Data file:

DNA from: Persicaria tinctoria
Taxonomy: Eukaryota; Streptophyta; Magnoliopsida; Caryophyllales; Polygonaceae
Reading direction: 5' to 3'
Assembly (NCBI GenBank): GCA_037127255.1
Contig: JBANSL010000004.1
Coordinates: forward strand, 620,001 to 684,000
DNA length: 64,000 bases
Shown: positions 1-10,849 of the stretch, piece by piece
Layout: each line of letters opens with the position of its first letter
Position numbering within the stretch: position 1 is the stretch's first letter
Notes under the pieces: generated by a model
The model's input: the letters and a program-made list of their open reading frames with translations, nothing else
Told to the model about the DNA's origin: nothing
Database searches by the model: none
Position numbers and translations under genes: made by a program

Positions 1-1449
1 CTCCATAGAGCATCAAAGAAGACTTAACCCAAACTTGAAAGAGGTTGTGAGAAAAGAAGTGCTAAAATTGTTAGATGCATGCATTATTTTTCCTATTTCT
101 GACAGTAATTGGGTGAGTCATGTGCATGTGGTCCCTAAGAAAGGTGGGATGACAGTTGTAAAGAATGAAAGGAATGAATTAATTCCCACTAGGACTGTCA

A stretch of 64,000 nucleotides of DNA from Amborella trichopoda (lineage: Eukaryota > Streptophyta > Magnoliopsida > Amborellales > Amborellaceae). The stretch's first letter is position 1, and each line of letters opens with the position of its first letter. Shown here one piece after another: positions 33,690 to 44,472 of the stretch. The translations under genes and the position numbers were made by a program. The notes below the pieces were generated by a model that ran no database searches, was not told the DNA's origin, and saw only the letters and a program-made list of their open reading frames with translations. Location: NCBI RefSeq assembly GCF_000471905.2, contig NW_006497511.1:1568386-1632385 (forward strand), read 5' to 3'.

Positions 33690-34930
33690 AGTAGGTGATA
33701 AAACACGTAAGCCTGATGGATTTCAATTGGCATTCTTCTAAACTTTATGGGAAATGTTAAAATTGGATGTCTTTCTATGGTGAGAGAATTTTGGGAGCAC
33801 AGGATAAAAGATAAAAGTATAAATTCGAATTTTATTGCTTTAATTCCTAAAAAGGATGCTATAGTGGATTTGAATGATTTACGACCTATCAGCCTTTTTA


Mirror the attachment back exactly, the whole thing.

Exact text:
DNA from: Persicaria tinctoria
Taxonomy: Eukaryota; Streptophyta; Magnoliopsida; Caryophyllales; Polygonaceae
Reading direction: 5' to 3'
Assembly (NCBI GenBank): GCA_037127255.1
Contig: JBANSL010000004.1
Coordinates: forward strand, 620,001 to 684,000
DNA length: 64,000 bases
Shown: positions 1-10,849 of the stretch, piece by piece
Layout: each line of letters opens with the position of its first letter
Position numbering within the stretch: position 1 is the stretch's first letter
Notes under the pieces: generated by a model
The model's input: the letters and a program-made list of their open reading frames with translations, nothing else
Told to the model about the DNA's origin: nothing
Database searches by the model: none
Position numbers and translations under genes: made by a program

Positions 1-1449
1 CTCCATAGAGCATCAAAGAAGACTTAACCCAAACTTGAAAGAGGTTGTGAGAAAAGAAGTGCTAAAATTGTTAGATGCATGCATTATTTTTCCTATTTCT
101 GACAGTAATTGGGTGAGTCATGTGCATGTGGTCCCTAAGAAAGGTGGGATGACAGTTGTAAAGAATGAAAGGAATGAATTAATTCCCACTAGGACTGTCA

A stretch of 64,000 nucleotides of DNA from Amborella trichopoda (lineage: Eukaryota > Streptophyta > Magnoliopsida > Amborellales > Amborellaceae). The stretch's first letter is position 1, and each line of letters opens with the position of its first letter. Shown here one piece after another: positions 33,690 to 44,472 of the stretch. The translations under genes and the position numbers were made by a program. The notes below the pieces were generated by a model that ran no database searches, was not told the DNA's origin, and saw only the letters and a program-made list of their open reading frames with translations. Location: NCBI RefSeq assembly GCF_000471905.2, contig NW_006497511.1:1568386-1632385 (forward strand), read 5' to 3'.

Positions 33690-34930
33690 AGTAGGTGATA
33701 AAACACGTAAGCCTGATGGATTTCAATTGGCATTCTTCTAAACTTTATGGGAAATGTTAAAATTGGATGTCTTTCTATGGTGAGAGAATTTTGGGAGCAC
33801 AGGATAAAAGATAAAAGTATAAATTCGAATTTTATTGCTTTAATTCCTAAAAAGGATGCTATAGTGGATTTGAATGATTTACGACCTATCAGCCTTTTTA